I leave you to make up your mind about what I said then: Tony Abbott was right: we really should move on. I still commend the material I referred you to there, but should make clear that I very much support proper recognition of Indigenous Australians in the constitution.
But a few follow-ups on that great Oz Day fracas.
First Jim Belshaw today: “Talking to a work colleague who was at the Embassy at the time, she wanted to know (as I had) just what bleeding idiot organised an official Australia Day function in an insecure venue metres from such a significant Aboriginal location. At the least, it displays remarkable insensitivity.”
Second, John Quiggin: “Looking at the latest TV news I have mixed feelings. On the one hand, I’m sick of the confected outrage surrounding the Australia Day incident. On the other hand, if this is what it takes to make the Labor Party realise they have to go back to Kevin Rudd, and sooner rather than later, then I suppose I can live with it.”
Third, Matt da Silva:
Along with the commentariat, Liberal Party politicians have been pushing hard to keep the issue in the news. The saga goes on and on like a bad and boozy lunch from the bad old days of the fat-jack expense account and the Beemer at the curb on Queen Street. It’s time, folks, to fold up our napkins, visit the necessary one last time, and "move on", in Tony Abbot’s parlance, to other, more productive debates.
Let’s put the thing in perspective.
First, the protesters. Aboriginal activists are not like the anodyne-sounding Institute of Public Affairs, which is actually a highly-active conservative think-tank that ruthlessly campaigns on issues that it deems important. Aboriginal activist groups do not have dozens of well-paid text monkeys researching issues and writing the opinion pieces that the IPA is famous for. They have their Tent Embassy, they have their voices, and they have their passion. At the IPA it’s all a bit more civilised, but it’s no less raw, the protesting and campaigning. Instead of voices and bodies, scribes at the IPA deploy nouns and verbs. But the upshot is the same: publicity. So let’s give credit to the folks at the Tent Embassy. If what they wanted was publicity, they eminently achieved their goal…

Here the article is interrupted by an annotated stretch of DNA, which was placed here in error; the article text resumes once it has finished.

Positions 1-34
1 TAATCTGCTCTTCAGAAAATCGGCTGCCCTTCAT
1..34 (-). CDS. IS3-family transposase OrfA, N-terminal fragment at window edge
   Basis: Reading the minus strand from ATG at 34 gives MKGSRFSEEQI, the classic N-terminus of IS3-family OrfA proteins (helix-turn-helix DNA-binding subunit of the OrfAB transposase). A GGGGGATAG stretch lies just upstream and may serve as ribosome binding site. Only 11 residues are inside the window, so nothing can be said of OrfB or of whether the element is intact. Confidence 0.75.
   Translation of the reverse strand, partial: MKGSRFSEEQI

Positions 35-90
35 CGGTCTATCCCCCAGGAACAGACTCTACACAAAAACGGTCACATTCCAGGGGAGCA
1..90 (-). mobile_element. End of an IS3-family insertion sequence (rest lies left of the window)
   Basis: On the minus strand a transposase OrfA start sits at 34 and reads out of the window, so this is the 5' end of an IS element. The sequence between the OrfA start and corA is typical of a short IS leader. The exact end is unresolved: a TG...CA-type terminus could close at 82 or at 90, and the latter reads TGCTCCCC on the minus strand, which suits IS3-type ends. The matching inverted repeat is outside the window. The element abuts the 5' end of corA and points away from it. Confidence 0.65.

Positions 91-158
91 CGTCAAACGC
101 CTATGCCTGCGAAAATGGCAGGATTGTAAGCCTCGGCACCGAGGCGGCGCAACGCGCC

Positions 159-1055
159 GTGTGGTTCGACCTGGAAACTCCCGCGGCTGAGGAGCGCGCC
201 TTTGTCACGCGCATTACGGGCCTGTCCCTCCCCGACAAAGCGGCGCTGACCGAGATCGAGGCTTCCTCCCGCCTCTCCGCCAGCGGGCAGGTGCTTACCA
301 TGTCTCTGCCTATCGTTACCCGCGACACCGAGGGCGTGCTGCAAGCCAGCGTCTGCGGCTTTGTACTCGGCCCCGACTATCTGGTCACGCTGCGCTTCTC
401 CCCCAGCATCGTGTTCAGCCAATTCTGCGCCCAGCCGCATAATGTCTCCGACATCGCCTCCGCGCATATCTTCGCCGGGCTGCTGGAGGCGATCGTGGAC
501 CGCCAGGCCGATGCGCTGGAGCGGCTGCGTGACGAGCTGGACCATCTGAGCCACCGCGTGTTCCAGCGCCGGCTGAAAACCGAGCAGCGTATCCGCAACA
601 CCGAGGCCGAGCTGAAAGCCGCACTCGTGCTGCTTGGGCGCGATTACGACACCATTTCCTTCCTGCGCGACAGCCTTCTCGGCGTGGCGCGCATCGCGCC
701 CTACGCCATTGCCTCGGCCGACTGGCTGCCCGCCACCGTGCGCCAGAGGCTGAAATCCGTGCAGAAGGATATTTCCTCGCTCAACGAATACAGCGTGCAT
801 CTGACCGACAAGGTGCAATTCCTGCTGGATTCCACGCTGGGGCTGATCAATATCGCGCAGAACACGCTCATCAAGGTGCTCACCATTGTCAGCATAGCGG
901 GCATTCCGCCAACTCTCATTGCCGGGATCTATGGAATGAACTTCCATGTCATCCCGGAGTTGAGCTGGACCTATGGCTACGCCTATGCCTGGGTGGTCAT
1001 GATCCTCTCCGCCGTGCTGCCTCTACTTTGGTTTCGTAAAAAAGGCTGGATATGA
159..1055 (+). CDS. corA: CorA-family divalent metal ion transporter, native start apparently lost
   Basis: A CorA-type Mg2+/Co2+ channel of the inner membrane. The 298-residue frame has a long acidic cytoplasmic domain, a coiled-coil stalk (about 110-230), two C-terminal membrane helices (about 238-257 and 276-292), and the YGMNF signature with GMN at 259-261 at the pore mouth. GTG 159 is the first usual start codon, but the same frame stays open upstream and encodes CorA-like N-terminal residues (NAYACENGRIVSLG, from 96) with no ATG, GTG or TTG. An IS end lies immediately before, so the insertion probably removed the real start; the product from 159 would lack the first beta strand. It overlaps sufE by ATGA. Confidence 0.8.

So a few noisy protesters made a fuss outside the restaurant. That didn’t justify the response of Julia Gillard’s security detail in treating the event like an assassination attempt. Dragging a puzzled PM off toward the waiting car was bad enough. Making her lose her shoe? It’s truly novelistic. Treating the Tent Embassy protesters like an organised posse of axe-wielding maniacs was the first crime. Treating the event like a major story of national interest was the second. Can we please just turn off the music, put away the cask wine, and clean our damn teeth? At some point we need to start thinking about the serious stuff.
Fourth, Patrick Dodson:
AMY BAINBRIDGE, REPORTER: The political fallout over the Australia Day protests has lasted days, with the Opposition continuing to demand to know who knew what and when.
But at the inaugural Gandhi Oration, hosted by the University of New South Wales, Professor Patrick Dodson implored the public to look at what caused the ugly scenes.
PATRICK DODSON, INDIGENOUS LEADER: It would be simplistic however to condemn outright the behaviour of protestors associated with the tent embassy last week without considering the sense of oppression that some of our people still feel towards our governments on a whole range of matters.